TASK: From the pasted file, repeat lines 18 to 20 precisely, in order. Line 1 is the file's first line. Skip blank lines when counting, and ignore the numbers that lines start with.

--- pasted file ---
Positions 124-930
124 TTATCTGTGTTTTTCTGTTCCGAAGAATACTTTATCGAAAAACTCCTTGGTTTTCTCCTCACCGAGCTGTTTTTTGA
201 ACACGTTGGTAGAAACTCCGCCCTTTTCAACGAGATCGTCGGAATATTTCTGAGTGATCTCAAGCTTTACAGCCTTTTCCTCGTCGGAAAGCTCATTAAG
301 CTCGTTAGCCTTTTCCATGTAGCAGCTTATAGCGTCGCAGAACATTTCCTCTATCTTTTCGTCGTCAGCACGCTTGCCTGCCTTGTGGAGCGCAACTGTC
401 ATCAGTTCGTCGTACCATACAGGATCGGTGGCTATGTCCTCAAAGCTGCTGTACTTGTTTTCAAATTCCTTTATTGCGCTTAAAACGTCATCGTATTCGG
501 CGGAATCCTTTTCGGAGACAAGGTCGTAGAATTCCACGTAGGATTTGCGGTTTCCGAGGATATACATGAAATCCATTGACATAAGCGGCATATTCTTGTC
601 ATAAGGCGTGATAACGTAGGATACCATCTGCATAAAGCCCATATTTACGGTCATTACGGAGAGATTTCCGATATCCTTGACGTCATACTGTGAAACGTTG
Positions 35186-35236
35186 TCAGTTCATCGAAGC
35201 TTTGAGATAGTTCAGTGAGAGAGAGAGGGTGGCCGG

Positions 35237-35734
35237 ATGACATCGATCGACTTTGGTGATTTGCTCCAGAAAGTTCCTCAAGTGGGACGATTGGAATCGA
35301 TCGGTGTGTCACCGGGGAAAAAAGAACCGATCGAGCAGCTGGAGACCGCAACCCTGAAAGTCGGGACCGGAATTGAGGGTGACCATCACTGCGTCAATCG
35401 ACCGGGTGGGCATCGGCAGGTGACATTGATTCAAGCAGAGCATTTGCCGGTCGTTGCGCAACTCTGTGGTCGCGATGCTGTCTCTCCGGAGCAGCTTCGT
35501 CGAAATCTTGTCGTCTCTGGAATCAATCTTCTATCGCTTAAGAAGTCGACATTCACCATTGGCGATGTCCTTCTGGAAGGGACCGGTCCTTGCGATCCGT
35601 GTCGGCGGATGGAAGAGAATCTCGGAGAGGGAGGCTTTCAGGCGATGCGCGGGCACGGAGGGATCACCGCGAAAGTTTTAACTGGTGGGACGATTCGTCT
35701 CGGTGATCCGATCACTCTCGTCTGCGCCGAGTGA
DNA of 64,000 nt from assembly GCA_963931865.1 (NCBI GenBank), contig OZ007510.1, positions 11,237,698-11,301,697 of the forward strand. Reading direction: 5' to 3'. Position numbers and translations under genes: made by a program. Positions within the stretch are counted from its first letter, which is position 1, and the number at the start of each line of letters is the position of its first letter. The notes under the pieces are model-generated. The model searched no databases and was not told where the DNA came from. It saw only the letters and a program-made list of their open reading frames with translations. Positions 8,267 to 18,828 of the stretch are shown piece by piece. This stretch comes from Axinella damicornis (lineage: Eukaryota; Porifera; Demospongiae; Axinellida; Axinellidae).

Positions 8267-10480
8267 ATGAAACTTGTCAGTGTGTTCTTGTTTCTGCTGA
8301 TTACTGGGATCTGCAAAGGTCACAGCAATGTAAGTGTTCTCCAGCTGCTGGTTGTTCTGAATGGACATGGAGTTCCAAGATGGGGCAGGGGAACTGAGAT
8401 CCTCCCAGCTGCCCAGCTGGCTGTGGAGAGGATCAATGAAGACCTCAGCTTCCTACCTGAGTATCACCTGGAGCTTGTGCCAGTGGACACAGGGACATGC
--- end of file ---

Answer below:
DNA of 64,000 nt from assembly GCA_963931865.1 (NCBI GenBank), contig OZ007510.1, positions 11,237,698-11,301,697 of the forward strand. Reading direction: 5' to 3'. Position numbers and translations under genes: made by a program. Positions within the stretch are counted from its first letter, which is position 1, and the number at the start of each line of letters is the position of its first letter. The notes under the pieces are model-generated. The model searched no databases and was not told where the DNA came from. It saw only the letters and a program-made list of their open reading frames with translations. Positions 8,267 to 18,828 of the stretch are shown piece by piece. This stretch comes from Axinella damicornis (lineage: Eukaryota; Porifera; Demospongiae; Axinellida; Axinellidae).

Positions 8267-10480
8267 ATGAAACTTGTCAGTGTGTTCTTGTTTCTGCTGA